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Is ‘A Clockwork Orange’ Still Disturbing?

clockwork orange

A Clockwork Orange (1971) is a movie which defies genre. There are people still struggling to label it. Anthony Burgess’ original novel was a dystopian fantasy at its most grim, daringly choosing an antagonistic protagonist – the sadistic “Alex” – to lead readers into some truly intense places. Stanley Kubrick, therefore, was perhaps the most ideal director for the job of bringing the story to the big screen. Whether or not he wanted to, as legend suggests, is another matter.

The film plants us firmly in a world which may or may not come to pass. The main characters, the Droogs, are charismatic and violence-happy thugs – and they live in a society where such behavior is, by and large, treated with intense courses of aversion therapy and literal eye-widening torture. What’s always been intriguing to me about Orange is that it offers horror from all angles.

Related: “Five Films: 1970s Horror”

The anarchy Alex and his crew create, and how they go about it so gleefully is utterly sickening. However, the manner in which the state rehabilitates Alex (or at least tries to), goes beyond what many people would think to be fair retribution.

Famously, Kubrick himself banned the movie from being seen in the UK – which was only lifted once he passed away. Anyone who dared to screen the film would be met with a fairly nasty legal order to stop with immediate effect. The reason? It’s not so clear.

It had been reported that copycat crimes – those ‘inspired’ by the film – had taken place. Kubrick initially stood by his movie, stating that art alone wasn’t responsible for making people do horrible things. However, the director chose to backtrack on this and removed the movie from all public media. Christiane Kubrick, the director’s widow, would claim that death threats were to blame. We’ll likely never know the real reason why he pulled the reels.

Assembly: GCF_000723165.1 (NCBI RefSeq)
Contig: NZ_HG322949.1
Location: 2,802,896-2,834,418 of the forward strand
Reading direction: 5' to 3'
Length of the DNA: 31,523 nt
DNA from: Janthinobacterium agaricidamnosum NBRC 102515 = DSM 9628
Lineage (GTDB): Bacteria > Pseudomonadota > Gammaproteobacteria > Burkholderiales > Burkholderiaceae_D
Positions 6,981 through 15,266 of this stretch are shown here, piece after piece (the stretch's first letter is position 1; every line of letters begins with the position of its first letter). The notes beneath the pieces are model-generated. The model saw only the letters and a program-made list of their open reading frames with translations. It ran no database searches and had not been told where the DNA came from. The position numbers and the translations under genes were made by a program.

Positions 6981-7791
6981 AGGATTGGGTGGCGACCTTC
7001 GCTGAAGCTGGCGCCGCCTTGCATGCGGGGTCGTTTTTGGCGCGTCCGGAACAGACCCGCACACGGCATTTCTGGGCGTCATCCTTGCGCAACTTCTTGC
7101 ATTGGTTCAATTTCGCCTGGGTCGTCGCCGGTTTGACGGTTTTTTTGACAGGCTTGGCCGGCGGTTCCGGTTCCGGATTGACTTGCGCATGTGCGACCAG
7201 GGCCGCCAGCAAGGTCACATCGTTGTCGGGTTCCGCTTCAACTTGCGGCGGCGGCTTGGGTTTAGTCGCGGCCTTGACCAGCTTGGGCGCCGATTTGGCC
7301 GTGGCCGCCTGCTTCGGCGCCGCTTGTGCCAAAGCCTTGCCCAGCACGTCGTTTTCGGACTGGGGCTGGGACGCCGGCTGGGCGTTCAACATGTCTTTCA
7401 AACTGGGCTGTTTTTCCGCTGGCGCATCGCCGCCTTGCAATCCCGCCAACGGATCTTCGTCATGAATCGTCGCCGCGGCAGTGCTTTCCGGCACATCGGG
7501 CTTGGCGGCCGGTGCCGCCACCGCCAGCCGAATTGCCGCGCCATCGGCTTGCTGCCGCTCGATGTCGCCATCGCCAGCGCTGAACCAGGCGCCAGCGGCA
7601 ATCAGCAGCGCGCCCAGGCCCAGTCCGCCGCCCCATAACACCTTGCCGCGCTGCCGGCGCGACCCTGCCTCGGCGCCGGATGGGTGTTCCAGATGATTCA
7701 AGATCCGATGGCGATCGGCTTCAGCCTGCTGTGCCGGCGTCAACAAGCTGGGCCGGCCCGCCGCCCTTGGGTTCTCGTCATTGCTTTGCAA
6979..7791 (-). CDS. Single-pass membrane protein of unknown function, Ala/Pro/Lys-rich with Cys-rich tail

The debate over whether or not art – movies, TV, video games, etc. – is enough to convince people to commit heinous crimes is one worth having another time. A debate worth having now is,  have tastes changed to the extent where we’ve become ‘hardened’ to this sort of content?

A Clockwork Orange is complete fantasy. That’s very clear from the off. However, it is a masterpiece of storytelling. If a movie can make you feel genuine dread, grief, panic, and fear in the space of two hours, it may well have done its job.

Orange shouldn’t ever be watched lightly. It’s not a pleasant movie to sit back and enjoy in the background. Like all good art films, and adaptations of boundary-pushing books, it does just enough to get under your skin, and it really demands that you pay attention.

Here’s my opinion – while I understand that it’s a masterpiece on paper (or celluloid), it’s one I’ll never watch again. It’s blisteringly unsettling, and not in the same way that, say, The Thing or The Exorcist might be. The only people you really want to root for in this movie are the Droogs’ victims – unless, of course, you find Alex and his crew particularly charismatic. That’s possible – it’s phenomenally well-acted, and the story is pitched at such an angle that no sides in the battle are cleaner than clean. The criminals are violent and remorseless; the lawmakers are clinical and inhumane. As a viewer, you really don’t know what to do with yourself.